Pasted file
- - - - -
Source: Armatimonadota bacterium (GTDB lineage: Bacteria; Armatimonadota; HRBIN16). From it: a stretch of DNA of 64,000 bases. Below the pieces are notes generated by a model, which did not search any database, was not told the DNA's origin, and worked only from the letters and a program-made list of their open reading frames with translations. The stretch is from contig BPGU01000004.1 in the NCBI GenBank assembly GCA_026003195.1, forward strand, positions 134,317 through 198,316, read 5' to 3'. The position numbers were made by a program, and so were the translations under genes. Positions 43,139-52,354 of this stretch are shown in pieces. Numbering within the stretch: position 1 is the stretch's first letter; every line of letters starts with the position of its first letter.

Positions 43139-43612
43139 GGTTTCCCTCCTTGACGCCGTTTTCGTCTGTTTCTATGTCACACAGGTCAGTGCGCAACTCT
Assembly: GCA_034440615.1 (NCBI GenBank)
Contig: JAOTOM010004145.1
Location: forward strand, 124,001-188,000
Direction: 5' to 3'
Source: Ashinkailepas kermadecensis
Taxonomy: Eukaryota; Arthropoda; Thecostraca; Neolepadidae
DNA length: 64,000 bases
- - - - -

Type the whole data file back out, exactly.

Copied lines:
Source: Armatimonadota bacterium (GTDB lineage: Bacteria; Armatimonadota; HRBIN16). From it: a stretch of DNA of 64,000 bases. Below the pieces are notes generated by a model, which did not search any database, was not told the DNA's origin, and worked only from the letters and a program-made list of their open reading frames with translations. The stretch is from contig BPGU01000004.1 in the NCBI GenBank assembly GCA_026003195.1, forward strand, positions 134,317 through 198,316, read 5' to 3'. The position numbers were made by a program, and so were the translations under genes. Positions 43,139-52,354 of this stretch are shown in pieces. Numbering within the stretch: position 1 is the stretch's first letter; every line of letters starts with the position of its first letter.

Positions 43139-43612
43139 GGTTTCCCTCCTTGACGCCGTTTTCGTCTGTTTCTATGTCACACAGGTCAGTGCGCAACTCT
Assembly: GCA_034440615.1 (NCBI GenBank)
Contig: JAOTOM010004145.1
Location: forward strand, 124,001-188,000
Direction: 5' to 3'
Source: Ashinkailepas kermadecensis
Taxonomy: Eukaryota; Arthropoda; Thecostraca; Neolepadidae
DNA length: 64,000 bases